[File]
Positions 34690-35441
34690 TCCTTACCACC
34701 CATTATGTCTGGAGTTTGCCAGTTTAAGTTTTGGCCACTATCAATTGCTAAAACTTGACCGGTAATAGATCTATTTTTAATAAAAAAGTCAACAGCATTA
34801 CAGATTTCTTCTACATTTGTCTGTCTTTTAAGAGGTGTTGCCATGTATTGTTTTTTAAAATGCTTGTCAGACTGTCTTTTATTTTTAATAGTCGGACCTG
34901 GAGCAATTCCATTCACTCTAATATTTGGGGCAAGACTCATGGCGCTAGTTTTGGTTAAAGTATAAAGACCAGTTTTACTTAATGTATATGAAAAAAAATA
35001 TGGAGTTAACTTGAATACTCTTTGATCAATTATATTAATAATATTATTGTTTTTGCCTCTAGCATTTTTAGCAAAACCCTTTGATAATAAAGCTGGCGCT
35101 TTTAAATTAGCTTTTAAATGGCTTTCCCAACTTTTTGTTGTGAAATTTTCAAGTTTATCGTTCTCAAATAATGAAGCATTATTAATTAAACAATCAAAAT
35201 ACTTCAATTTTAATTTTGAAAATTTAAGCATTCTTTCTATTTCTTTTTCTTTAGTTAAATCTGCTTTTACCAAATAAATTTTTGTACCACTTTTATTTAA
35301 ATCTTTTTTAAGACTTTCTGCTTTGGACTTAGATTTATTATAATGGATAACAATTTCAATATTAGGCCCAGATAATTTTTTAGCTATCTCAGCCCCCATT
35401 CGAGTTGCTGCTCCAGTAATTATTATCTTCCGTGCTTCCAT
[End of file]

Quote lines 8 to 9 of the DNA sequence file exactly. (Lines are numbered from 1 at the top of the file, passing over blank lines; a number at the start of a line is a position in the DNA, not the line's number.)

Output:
35201 ACTTCAATTTTAATTTTGAAAATTTAAGCATTCTTTCTATTTCTTTTTCTTTAGTTAAATCTGCTTTTACCAAATAAATTTTTGTACCACTTTTATTTAA
35301 ATCTTTTTTAAGACTTTCTGCTTTGGACTTAGATTTATTATAATGGATAACAATTTCAATATTAGGCCCAGATAATTTTTTAGCTATCTCAGCCCCCATT